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When you create a new wallet you create an XMSS tree, which is comprised of many public-private key pairs below a merkle tree to make a signature scheme. Every signature is referenced as your OTS index or One Time Signature key index.
One-time signatures (OTS) are called one-time, because the accompanying security reductions only guarantee security under single-message attacks.
The first post-quantum signature schemes considered for standardization are hash-based Merkle Signature Schemes. These schemes form the most confidence-inspiring post-quantum solution for digital signatures as their security only relies on some mild assumptions about properties of cryptographic hash-functions.
The OTS key index is limited. Once this index is used you will no longer be able to sign transactions. This can not be stressed enough!
If you use all of your OTS Key Indexes with funds in the wallet, these funds will be lost.
The OTS index or the One-Time Signature index is used when you sign a transaction onto the network.
You are required to specify which OTS index to use from the wallet file you have created. Depending on the tree height you selected when setting up the wallet you will start with anywhere from 16 to 262,144 OTS indexes.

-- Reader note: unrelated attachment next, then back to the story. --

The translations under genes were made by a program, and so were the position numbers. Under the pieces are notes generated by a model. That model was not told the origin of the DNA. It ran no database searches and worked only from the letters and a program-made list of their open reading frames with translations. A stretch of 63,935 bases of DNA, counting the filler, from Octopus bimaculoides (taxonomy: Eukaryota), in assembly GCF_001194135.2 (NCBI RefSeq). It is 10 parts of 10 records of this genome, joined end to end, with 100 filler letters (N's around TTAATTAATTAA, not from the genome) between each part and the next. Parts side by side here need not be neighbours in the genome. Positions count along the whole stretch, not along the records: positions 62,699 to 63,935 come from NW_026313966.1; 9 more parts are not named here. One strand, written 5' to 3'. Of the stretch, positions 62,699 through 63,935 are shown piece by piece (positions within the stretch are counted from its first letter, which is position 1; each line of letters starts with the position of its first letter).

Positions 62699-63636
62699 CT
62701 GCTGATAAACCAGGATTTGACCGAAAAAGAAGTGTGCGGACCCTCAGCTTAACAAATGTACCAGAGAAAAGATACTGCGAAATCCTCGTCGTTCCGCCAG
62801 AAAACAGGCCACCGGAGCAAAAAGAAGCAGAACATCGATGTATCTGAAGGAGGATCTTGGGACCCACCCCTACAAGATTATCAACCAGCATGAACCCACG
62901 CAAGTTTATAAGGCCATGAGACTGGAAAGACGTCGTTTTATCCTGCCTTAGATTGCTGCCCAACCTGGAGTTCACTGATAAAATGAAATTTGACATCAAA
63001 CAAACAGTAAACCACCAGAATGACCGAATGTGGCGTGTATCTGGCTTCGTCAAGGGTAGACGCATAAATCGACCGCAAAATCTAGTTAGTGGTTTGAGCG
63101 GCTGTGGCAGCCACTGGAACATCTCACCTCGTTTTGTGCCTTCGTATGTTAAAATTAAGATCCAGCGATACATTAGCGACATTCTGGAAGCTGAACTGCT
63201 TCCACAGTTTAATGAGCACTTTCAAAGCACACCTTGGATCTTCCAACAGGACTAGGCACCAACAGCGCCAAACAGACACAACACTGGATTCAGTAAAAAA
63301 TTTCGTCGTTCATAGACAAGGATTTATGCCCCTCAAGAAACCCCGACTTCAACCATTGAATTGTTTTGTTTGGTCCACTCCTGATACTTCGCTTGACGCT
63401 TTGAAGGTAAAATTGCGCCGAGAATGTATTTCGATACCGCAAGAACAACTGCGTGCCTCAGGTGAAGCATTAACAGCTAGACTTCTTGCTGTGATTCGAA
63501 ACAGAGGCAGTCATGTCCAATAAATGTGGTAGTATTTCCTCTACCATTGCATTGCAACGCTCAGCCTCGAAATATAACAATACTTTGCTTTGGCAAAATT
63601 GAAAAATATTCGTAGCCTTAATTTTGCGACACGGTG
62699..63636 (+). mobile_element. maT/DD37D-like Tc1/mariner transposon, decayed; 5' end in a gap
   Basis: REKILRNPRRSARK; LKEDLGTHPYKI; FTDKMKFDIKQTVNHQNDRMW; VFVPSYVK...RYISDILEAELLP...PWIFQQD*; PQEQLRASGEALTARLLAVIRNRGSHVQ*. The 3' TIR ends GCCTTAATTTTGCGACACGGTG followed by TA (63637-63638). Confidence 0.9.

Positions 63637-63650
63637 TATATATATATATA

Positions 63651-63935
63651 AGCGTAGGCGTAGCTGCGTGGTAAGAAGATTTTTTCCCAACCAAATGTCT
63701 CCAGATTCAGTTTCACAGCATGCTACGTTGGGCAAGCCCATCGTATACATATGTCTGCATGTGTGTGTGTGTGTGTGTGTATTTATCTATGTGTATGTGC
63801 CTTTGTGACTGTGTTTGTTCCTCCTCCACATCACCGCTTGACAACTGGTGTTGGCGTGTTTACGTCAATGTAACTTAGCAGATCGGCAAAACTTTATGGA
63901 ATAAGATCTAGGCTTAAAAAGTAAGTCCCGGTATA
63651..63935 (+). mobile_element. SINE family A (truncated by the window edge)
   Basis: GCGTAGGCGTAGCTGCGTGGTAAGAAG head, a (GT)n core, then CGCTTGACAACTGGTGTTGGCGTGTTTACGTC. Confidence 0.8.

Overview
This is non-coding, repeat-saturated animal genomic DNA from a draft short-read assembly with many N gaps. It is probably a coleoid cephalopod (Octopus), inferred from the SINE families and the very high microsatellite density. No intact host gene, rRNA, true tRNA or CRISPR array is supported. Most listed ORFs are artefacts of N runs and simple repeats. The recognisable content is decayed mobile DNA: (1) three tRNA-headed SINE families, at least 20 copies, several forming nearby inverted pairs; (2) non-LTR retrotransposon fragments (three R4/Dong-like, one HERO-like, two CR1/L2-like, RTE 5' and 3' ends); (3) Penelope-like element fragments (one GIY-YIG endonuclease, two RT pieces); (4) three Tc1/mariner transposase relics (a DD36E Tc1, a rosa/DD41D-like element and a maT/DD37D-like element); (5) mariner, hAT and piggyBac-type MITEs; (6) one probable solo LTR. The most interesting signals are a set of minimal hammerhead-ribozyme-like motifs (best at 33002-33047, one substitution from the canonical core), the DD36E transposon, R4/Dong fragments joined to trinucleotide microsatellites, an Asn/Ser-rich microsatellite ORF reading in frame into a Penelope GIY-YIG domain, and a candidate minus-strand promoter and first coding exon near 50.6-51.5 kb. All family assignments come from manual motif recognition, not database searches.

You may not re-use any OTS key index. The QRL blockchain will reject any duplicated OTS key use automatically. This is done by design.
It is recommended to track the use of the OTS key and transfer all remaining funds to a newly created wallet before all of the OTS keys are exhausted.
You may chose to create a address with more or less OTS keys. The only disadvantage for creating a larger tree height is the time required to generate the additional keys. This can be configured only when an address is created.
|Tree Height||Available Keys|
If needed you can create an additional
slaves.jsonfile with up to 100 slave OTS keys allowing for additional TX’s using the same QRL address. For more information please see the Slaves.json documentation
To aid in keeping track of the OTS keys used, QRL utilizes OTS Bitfield tracking. This allows a way to keep track of the first 8192 OTS keys and can determine where you are in the merkle tree based on previously used keys.
There are a few oddities with the OTS keys.
|0 –> 8191||Bitfield tracks the use. May be used in any order|
|8192 –> Last OTS||Must be used in ascending order - cannot return to sign below last OTS position|
The QRL Explorer provides a visual representation of the OTS Bitfield for any wallet. This can be found by looking up your address in the explorer, and browsing to the OTS Tracker tab.
This tab will show all of the OTS keys that have been used in red and available keys in green.
This is a visual representation of the bitfield that is tracked by the nodes and used by both the wallet and the explorer.
Whilst one-time signatures provide satisfactory cryptographic security for signing and verifying transactions they have a major drawback that they may only be used once safely.